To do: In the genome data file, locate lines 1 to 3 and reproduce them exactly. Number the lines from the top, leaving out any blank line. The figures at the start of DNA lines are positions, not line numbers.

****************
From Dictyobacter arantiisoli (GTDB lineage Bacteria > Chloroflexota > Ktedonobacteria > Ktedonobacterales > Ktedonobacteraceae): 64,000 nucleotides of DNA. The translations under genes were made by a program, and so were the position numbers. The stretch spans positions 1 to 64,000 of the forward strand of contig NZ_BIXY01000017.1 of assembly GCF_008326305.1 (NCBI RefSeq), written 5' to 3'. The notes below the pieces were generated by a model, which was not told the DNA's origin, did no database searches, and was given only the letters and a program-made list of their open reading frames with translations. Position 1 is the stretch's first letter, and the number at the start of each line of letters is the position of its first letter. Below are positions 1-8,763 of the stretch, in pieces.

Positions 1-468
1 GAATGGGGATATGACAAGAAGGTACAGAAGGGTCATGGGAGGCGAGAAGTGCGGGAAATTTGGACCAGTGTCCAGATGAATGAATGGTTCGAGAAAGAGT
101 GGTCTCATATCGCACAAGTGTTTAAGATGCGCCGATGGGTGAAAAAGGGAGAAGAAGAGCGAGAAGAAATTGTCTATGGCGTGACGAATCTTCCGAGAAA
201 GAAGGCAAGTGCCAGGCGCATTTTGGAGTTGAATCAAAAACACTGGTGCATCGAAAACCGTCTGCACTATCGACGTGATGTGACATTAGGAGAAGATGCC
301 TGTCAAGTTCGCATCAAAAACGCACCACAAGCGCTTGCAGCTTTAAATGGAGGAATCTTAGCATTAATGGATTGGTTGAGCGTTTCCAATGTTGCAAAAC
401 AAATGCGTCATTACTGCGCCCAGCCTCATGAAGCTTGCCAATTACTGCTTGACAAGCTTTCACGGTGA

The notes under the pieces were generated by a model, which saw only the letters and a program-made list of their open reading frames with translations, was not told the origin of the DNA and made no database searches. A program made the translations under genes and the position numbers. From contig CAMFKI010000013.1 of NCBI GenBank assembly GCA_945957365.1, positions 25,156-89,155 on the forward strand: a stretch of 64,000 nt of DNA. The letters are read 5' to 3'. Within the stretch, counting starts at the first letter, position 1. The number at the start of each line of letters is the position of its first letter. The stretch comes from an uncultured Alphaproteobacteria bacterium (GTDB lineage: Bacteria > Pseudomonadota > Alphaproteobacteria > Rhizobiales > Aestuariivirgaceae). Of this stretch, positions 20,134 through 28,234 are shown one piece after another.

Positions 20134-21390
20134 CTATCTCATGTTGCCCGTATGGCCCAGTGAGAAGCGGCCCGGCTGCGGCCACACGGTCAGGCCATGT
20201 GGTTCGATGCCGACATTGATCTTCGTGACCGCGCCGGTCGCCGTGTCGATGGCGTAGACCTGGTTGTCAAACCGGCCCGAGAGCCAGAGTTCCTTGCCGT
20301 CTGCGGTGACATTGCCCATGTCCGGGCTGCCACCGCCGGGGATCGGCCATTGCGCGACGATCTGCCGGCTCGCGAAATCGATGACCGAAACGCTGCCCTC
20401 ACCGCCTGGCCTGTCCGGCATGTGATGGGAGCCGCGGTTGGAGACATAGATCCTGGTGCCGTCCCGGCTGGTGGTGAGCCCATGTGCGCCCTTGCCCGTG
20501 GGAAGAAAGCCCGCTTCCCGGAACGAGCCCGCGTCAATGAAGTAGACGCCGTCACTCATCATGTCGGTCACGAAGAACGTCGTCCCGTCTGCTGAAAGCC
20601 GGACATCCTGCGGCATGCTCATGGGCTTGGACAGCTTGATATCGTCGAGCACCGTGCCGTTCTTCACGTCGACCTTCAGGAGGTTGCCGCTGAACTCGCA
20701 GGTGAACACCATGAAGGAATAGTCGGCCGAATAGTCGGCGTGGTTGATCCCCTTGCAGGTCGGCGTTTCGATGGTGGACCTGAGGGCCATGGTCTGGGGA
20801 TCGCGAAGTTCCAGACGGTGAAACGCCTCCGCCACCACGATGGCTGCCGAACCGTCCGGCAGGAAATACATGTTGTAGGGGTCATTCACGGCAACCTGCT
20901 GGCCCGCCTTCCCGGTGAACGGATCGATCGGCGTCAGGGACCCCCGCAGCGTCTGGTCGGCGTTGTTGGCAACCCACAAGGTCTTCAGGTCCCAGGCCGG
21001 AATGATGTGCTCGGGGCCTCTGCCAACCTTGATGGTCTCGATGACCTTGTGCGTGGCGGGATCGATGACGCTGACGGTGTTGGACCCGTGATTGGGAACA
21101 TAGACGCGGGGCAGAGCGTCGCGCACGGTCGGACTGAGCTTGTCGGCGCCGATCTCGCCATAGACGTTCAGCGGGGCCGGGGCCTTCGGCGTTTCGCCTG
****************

From Dictyobacter arantiisoli (GTDB lineage Bacteria > Chloroflexota > Ktedonobacteria > Ktedonobacterales > Ktedonobacteraceae): 64,000 nucleotides of DNA. The translations under genes were made by a program, and so were the position numbers. The stretch spans positions 1 to 64,000 of the forward strand of contig NZ_BIXY01000017.1 of assembly GCF_008326305.1 (NCBI RefSeq), written 5' to 3'. The notes below the pieces were generated by a model, which was not told the DNA's origin, did no database searches, and was given only the letters and a program-made list of their open reading frames with translations. Position 1 is the stretch's first letter, and the number at the start of each line of letters is the position of its first letter. Below are positions 1-8,763 of the stretch, in pieces.

Positions 1-468
1 GAATGGGGATATGACAAGAAGGTACAGAAGGGTCATGGGAGGCGAGAAGTGCGGGAAATTTGGACCAGTGTCCAGATGAATGAATGGTTCGAGAAAGAGT